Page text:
• Other nurses said that workloads left little time to interact with other telenurses and that the lack of feedback from the advice they gave was frustrating and had a negative impact on their job satisfaction.

  • Some nurses felt stressed and exhausted by their heavy workloads and others were concerned that rushing calls could compromise quality of care. They also said that callers could become aggressive if they were kept waiting.

  • In some cases telenurses felt uncomfortable making decisions over the telephone and considered worst-case scenarios in an attempt to reduce legal or professional consequences.

  • One of the greatest challenges was to work out whether patients were exaggerating or playing down symptoms.

"Our review has revealed that telenurses face complex decision-making processes when they are dealing with calls, as they need to consider a range of factors" says Dr Purc-Stephenson. "Addressing some of these can help to remove barriers, but others can actually create barriers that prevent telenurses from adequately addressing their callers' needs.

"For example, the conflict between doing what is best for the patient and not overwhelming limited healthcare resources poses a real dilemma and in many cases there is no easy solution.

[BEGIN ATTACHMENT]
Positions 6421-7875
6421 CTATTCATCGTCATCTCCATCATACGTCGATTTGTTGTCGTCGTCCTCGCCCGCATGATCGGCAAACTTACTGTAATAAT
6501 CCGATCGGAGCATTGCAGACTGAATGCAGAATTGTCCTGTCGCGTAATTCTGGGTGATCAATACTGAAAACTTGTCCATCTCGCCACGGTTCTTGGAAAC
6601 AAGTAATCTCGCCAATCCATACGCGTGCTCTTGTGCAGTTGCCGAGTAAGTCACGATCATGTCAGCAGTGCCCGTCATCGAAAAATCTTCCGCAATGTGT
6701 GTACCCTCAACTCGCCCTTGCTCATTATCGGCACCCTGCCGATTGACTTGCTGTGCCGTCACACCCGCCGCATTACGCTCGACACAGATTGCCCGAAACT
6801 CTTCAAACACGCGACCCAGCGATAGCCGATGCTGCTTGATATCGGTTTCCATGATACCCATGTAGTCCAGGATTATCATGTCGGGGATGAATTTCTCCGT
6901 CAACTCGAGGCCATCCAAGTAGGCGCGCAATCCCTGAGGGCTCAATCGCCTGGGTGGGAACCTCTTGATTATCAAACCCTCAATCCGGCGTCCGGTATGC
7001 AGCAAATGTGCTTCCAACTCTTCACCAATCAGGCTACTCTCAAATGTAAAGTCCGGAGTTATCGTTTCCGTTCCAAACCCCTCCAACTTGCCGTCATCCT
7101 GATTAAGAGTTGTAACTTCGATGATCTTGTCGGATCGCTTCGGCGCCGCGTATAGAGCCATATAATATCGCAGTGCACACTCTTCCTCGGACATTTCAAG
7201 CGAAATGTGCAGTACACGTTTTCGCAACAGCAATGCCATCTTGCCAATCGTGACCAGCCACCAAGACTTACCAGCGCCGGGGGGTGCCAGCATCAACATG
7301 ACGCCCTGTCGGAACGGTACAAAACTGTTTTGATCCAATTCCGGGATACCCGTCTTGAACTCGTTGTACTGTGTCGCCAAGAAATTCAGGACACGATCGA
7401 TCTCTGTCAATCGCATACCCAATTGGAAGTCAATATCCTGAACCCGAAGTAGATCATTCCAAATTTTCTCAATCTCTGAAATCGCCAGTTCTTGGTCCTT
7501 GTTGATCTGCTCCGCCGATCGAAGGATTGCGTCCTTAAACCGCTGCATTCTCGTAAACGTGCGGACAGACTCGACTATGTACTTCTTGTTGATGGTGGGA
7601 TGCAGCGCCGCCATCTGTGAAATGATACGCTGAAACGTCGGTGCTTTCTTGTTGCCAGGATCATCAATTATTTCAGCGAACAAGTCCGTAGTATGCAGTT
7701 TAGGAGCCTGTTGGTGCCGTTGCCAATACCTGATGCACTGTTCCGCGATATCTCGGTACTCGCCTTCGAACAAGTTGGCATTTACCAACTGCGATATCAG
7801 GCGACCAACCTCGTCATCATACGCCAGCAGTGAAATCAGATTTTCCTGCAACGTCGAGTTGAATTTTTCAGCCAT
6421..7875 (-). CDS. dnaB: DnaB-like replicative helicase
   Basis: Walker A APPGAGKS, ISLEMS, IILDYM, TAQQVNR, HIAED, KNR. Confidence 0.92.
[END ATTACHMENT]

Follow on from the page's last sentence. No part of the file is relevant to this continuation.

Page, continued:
"There are a number of other implications for clinical practice and policy that need to be addressed.

"It is clear that the assessment skills used in face-to-face consultation are not directly transferable to the telephone and telenurses need specific training in telephone consultation, assessment and decision-making skills.

"Managers also need to address job demands, such as heavy workload, autonomy in decision-making, isolation and stress as these can have an impact on job satisfaction."


'/>"/>

Contact: Annette Whibley
wizard.media@virgin.net
Wiley-Blackwell
Source:Eurekalert

Related medicine news :

1. Couples who say we do better at resolving conflicts
2. From Conflict to Consensus: Interaction Associates Outlines How Leaders Can Achieve Successful Alignment and Implementation
3. Veterans From Iraq, Afghanistan & Other Conflicts Partner With Service Dogs in Americas VetDogs Graduation Ceremony
4. Conflict-affected countries receive less aid dedicated to reproductive health
5. Conflicts of Interest Still Exist in Cancer Research
6. Review finds conflicts of interest in many cancer studies
7. How to turn conflict into collaboration when patients and physicians disagree